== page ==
One reason mobile technology fascinates me is its ubiquity across all levels of society. That makes it potentially a very powerful tool to engage and empower people who don’t necessarily sit at the top of the U.S. privilege food chain.
I’ll admit it: Contrary to my own expectations I’ve grown to use Facebook much more than I thought I would have — mainly because it’s the most common point of connection across my many social and interest circles. And I use it more despite Facebook’s persistently horrid user interface.
But Facebook is especially horrendous on mobile. For instance, the Facebook Android app won’t let me share items from other people’s streams, the way the Facebook standard website does. Also, on the Facebook Android app I can’t tag someone in a status update (like saying “Joe Schmoe loves this kind of sushi.”) — I can only indicate whether I’m “with” someone, which often isn’t the case.
He summarized findings published in the Mobtest blog. These only looked at problems with Facebook’s iOS app, but they’re interesting even though I’m an Android user. In a nutshell, Facebook’s app relies heavily on web technology (HTML) to deliver content. There are good reasons for this, but on iOS devices it causes problems.
Here’s how Mobtest summed it up:
Why would Facebook use HTML technology inside a native iOS app?
HTML is easier for displaying fluid content. Objective-C really sucks when it comes to fluid display. An image with text around it, buttons with varying text labels are really hard to create yourself in Objective-C as you have to calculate dimensions and positions of all elements yourself. In particular for a timeline HTML will be much easier.
Creates code that can be shared across different platforms. iOS, Android, BlackBerry, Windows Phone are all different technologies and a developer’s nightmare. Sharing some content/functionality in the form of HTML makes sense.
HTML is much more in line with Facebook’s continuous deployment process. FB developers are responsible for their own QA, and part of that is to push code out to a limited set of servers, see results and then push it out to more and do this each day if not more often. With Apple taking as least a week of review, rolling back a code change is a nightmare.
They can get away with it. Yes Facebook is not a bank, there are no other iOS FB apps out there and we will still use the service as it has a virtual monopoly on social networking with 900 million users now. We just have to suck it up.
Feature phones is where growth is. A very high percentage of iPhone and Android users already have the Facebook app installed. The next frontier is feature phones, in particular in non-western parts of the world. These new users will first encounter Facebook on their mobile, and it will not be a shining iPhone.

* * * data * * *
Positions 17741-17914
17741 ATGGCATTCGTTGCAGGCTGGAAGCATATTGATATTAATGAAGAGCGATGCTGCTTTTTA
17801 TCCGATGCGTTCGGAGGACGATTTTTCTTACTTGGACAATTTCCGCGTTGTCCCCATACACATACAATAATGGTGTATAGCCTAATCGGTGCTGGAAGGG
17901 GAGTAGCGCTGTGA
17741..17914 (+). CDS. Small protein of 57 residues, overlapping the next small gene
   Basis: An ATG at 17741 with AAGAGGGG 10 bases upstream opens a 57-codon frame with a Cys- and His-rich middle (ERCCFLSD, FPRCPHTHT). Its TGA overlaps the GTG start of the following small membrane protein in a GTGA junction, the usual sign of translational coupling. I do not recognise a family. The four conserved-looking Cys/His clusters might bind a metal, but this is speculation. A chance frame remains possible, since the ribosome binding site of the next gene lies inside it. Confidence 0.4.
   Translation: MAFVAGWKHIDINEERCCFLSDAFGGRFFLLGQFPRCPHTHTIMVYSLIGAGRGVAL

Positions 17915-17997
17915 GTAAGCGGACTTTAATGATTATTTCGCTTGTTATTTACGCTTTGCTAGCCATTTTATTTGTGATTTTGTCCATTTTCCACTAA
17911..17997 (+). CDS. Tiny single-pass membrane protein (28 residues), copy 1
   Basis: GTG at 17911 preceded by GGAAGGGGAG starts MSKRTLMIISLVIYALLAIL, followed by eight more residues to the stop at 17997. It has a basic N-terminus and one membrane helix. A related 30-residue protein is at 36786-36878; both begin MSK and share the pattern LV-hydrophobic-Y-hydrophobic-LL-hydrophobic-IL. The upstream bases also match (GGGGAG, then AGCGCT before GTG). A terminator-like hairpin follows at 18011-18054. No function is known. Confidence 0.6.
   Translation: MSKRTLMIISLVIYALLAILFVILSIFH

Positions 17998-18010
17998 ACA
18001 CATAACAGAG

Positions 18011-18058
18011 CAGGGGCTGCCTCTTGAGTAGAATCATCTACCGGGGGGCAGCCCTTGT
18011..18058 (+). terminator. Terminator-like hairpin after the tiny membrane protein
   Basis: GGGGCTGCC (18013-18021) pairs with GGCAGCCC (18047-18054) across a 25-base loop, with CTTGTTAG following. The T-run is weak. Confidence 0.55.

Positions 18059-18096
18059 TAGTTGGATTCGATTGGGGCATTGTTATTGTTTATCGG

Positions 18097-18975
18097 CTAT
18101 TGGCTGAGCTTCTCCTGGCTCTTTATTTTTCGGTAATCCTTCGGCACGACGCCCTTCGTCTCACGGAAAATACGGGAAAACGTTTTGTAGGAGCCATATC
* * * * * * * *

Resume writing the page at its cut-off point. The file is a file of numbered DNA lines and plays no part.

OK, that doesn’t explain the boneheaded lack of key features in Facebook’s Android app that I noted, but it could help explain some of the poor performance I’ve experienced — slow load times, lagging updates and push notifications, and lots and lots of crashes.
Tofel, an iPhone user, closed his GigaOm post with this observation:
…For the time being, I’m going to switch to m.facebook.com in my smartphone browser. I did some testing this afternoon and the experience is far faster, up to date and generally offers the same features as the native mobile app.
Temple is my old stomping ground; I graduated from journalism school there in 1990. And I’m rather stunned at all the huge new buildings that have sprung up around the campus. Good to see the school grow!
The reason Temple brought me in to help with these events is because I’m passionate about mobile and about the Philly area. I grew up in South Jersey and still have lots of family and friends in the region. So for me, helping more people in the Greater Philadelphia Area access more useful local information, news, and services via their cell phones is not just important — it’s personal!
…This is especially pressing given the continuing rocky status of Philadelphia Media Network, which publishes the Philadelphia Inquirer, the Daily News, and Philly.com. My grandfather Len McAdams worked on the editorial team of “The Inky” for decades. He’d be furious to hear that earlier this month PMN was sold for the fifth time in six years — at a fire sale price of $55 million. Sheesh.
Here are a few points I’d like participants in tomorrow’s barcamp and hackathon to consider…
I’m planning a move from Oakland, CA back to Boulder, CO. Clearly, one factor in this project is: how to prepare for the zombie apocalypse, wherever I am.
I checked out Map of the Dead – a great map mashup that helps you find the closest zombie survival supplies. Just enter your address to find the locations of the closest gun store, liquor store, grocery or convenience store, hardware store, outdoor store, gas station, doctor, pharmacy, military, police, radio tower, harbor, or airport.